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Canadian pipeline operator Enbridge scored a point in its battle with Michigan legislators to keep the Line 5 crude oil pipeline running. A state court has ruled in favor of Enbridge, allowing the pipeline to stay where it is, passing under the Straits of Mackinac.
Reuters reports that the court ruled an agreement Enbridge had struck with previous Governor Rick Snyder was valid, allowing the company to build a tunnel under the Straits for the pipelines that pass through that section in stead of having to move them as the current legislature of Michigan has insisted.
The previous legislature of Michigan approved Enbridge’s project for replacing a section of the Line 5 pipeline last December, just before the new lawmakers came into power. Republican Governor Snyder was quick to sign the agreement into law in a bid to prevent the incoming Democrats from stopping the project.
As part of the agreement, Enbridge agreed to pay between US$350 and US$500 million for the construction of a tunnel for the pipeline in the Straits of Mackinac where Lake Huron meets Lake Michigan. The project could take between seven and 10 years to complete.
Yet the Democrats did not just drop their plans to stop the Line 5 replacement. In march this year, Governor Gretchen Whitmer ordered the suspension of all work on the tunnel beneath the Straits of Mackinac, after an opinion by the state’s new Attorney General, Dana Nessel, who said the bill that allowed the construction of the tunnel violated the state constitution because “it went beyond what the bill’s title reflected.”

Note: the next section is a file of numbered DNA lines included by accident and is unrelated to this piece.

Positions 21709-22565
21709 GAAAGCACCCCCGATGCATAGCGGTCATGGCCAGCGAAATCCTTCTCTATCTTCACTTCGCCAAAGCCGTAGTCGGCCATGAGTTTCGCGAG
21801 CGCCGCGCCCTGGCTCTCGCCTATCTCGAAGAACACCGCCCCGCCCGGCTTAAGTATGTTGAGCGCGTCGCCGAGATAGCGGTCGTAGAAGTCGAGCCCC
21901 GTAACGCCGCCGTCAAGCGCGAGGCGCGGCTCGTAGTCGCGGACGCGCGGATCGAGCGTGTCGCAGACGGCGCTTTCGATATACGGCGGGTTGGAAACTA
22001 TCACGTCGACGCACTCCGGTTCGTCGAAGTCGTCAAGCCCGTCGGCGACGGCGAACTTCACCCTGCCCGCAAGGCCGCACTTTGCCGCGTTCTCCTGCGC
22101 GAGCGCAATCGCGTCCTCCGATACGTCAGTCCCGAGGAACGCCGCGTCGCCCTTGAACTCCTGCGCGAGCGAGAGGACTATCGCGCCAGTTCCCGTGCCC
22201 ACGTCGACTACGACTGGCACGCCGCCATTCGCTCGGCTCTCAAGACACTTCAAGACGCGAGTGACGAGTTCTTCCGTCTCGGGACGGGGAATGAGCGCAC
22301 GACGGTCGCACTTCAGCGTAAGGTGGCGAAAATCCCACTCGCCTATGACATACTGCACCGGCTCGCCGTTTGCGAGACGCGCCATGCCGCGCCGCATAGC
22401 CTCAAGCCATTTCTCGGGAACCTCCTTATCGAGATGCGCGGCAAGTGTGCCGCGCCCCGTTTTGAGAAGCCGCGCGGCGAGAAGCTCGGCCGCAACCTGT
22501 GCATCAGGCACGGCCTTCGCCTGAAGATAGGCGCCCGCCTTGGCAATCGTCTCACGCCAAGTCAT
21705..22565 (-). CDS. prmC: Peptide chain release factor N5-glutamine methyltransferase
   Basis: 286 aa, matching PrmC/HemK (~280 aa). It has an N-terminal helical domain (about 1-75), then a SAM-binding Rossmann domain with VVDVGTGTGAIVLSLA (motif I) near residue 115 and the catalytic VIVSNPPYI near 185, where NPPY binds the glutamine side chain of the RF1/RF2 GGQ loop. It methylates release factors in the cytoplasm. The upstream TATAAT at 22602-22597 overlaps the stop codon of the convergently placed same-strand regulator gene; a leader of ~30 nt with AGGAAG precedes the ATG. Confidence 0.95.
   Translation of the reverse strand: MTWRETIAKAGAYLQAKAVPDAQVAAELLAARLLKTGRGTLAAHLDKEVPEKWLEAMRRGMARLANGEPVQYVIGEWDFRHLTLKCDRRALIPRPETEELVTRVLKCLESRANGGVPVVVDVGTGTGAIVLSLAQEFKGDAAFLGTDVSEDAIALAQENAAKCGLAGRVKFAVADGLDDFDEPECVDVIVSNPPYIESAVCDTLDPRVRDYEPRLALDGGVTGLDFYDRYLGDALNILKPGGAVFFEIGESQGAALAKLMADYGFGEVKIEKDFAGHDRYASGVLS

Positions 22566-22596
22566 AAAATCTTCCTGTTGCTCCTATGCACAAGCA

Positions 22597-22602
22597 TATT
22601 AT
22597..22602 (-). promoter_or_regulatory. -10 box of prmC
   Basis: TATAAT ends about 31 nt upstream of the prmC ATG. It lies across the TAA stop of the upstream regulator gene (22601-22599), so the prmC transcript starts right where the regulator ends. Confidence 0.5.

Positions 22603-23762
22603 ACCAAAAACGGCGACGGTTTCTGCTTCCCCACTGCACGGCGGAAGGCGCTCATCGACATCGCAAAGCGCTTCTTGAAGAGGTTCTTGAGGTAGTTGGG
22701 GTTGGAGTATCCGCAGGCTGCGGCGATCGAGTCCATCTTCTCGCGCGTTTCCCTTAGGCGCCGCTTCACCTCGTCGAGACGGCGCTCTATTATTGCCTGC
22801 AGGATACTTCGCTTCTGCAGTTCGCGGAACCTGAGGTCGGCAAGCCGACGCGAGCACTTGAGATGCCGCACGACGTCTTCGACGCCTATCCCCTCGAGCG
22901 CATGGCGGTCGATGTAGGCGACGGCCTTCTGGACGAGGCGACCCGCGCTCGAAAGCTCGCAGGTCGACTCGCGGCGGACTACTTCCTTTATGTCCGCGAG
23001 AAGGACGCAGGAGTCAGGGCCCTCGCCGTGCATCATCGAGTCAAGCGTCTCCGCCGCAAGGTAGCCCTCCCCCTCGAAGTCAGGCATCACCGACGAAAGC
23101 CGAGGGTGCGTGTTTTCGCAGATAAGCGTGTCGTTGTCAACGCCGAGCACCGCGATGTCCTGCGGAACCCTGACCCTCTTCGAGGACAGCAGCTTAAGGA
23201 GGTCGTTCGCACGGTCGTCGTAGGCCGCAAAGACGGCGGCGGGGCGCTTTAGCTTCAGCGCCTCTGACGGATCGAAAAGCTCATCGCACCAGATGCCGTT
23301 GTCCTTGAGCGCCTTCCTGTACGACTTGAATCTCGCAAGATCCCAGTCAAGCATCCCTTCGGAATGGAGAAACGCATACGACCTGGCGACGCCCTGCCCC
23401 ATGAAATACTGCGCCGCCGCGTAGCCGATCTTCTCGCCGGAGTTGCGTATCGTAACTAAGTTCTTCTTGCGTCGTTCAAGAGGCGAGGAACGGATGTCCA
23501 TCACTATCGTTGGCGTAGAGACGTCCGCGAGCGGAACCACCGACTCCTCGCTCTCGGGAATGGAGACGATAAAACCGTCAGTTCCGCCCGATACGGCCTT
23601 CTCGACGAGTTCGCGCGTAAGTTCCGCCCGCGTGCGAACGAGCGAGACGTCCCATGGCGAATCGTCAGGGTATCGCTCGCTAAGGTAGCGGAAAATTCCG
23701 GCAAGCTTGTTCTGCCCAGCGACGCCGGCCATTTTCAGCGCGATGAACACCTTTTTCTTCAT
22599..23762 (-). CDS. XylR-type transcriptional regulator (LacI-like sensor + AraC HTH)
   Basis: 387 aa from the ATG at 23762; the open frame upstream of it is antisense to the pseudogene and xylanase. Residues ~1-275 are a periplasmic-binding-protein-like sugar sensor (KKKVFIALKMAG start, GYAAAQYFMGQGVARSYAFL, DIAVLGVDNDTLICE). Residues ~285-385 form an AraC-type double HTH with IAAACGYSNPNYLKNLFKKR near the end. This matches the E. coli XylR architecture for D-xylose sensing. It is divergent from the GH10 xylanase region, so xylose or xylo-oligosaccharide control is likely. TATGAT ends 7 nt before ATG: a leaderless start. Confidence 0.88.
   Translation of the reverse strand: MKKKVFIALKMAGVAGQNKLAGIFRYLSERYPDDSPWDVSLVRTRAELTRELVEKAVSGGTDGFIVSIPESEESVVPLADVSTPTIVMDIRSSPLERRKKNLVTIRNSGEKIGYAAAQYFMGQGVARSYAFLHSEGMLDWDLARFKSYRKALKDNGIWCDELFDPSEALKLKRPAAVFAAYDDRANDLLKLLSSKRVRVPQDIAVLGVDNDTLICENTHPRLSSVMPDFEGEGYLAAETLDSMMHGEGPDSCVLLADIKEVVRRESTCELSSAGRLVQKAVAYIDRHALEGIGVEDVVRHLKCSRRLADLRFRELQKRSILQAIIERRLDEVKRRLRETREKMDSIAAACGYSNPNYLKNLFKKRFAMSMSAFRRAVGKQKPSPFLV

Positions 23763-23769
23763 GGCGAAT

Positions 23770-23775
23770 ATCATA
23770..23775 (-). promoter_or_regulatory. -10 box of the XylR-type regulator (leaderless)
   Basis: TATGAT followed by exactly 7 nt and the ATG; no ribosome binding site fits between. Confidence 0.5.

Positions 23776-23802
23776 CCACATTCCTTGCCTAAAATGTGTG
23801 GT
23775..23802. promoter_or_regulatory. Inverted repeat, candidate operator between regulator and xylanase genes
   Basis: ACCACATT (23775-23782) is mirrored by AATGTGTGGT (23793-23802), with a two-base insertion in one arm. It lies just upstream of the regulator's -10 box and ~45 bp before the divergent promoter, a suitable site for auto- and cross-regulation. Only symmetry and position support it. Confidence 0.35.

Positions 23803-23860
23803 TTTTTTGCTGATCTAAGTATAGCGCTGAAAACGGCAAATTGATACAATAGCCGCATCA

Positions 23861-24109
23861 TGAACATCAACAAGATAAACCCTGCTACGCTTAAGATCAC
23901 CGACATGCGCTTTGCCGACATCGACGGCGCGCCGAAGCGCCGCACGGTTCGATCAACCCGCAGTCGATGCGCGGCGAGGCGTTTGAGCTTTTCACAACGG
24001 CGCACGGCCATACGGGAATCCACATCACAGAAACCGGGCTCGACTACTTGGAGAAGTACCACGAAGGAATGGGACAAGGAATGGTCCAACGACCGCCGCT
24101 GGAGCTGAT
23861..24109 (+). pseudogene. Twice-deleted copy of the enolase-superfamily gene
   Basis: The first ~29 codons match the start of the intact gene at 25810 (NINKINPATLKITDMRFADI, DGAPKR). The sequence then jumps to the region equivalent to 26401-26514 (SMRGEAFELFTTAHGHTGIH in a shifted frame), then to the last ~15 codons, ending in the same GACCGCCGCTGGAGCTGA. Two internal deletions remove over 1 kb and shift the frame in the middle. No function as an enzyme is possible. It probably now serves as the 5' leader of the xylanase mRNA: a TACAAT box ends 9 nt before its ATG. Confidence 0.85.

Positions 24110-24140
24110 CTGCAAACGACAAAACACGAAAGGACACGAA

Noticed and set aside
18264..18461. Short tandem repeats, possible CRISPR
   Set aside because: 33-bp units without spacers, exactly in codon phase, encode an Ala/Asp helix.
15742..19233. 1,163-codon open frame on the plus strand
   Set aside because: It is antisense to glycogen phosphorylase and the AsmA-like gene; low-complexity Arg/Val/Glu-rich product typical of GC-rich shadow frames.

Then the state filed a lawsuit against Enbridge at a county circuit court arguing that the company’s operation of the pipeline under a 1953 easement was in violation of the public trust doctrine. Now, the state Attorney General has said the government would appeal the court’s ruling.
By Irina Slav for Oilprice.com
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Irina is a writer for Oilprice.com with over a decade of experience writing on the oil and gas industry.